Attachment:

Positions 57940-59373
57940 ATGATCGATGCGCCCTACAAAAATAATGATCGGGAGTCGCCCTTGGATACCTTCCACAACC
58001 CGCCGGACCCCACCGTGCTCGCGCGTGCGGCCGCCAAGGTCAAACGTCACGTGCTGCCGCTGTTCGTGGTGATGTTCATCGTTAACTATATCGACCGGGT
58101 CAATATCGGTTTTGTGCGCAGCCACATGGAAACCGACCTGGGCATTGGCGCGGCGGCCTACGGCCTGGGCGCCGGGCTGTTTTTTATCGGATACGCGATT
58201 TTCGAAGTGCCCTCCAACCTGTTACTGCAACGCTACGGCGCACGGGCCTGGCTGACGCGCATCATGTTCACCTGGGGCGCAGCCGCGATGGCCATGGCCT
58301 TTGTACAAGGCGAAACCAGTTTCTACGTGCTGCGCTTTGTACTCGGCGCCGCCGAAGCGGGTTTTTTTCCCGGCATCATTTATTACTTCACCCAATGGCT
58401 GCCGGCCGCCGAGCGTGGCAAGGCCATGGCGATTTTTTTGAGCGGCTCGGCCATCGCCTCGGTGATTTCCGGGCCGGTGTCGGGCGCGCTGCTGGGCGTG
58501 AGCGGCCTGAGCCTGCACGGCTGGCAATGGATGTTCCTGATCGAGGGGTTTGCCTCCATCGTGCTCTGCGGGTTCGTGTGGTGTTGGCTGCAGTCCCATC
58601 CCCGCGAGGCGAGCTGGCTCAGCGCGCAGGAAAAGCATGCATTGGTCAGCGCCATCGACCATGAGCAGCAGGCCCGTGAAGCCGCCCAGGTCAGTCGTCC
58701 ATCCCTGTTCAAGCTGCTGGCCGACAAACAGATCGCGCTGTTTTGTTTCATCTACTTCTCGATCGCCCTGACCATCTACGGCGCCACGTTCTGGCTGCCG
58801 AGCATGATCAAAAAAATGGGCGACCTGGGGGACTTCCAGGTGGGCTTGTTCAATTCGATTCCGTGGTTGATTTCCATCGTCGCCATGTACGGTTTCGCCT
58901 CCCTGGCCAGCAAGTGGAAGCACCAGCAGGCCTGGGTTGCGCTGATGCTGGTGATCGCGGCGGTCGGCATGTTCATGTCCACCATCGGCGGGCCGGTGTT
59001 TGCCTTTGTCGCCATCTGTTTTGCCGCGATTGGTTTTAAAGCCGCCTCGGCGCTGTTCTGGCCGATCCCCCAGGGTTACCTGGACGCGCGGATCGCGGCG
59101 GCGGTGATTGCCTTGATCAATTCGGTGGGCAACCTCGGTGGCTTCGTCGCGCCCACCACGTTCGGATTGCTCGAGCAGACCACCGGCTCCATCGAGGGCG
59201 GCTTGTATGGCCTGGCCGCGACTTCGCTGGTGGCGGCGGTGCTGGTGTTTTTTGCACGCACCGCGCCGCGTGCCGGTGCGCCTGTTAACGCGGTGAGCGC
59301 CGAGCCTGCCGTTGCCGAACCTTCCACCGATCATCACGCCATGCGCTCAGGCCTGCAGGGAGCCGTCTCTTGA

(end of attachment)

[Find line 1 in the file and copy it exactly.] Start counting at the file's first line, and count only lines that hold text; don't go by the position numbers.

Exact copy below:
Positions 57940-59373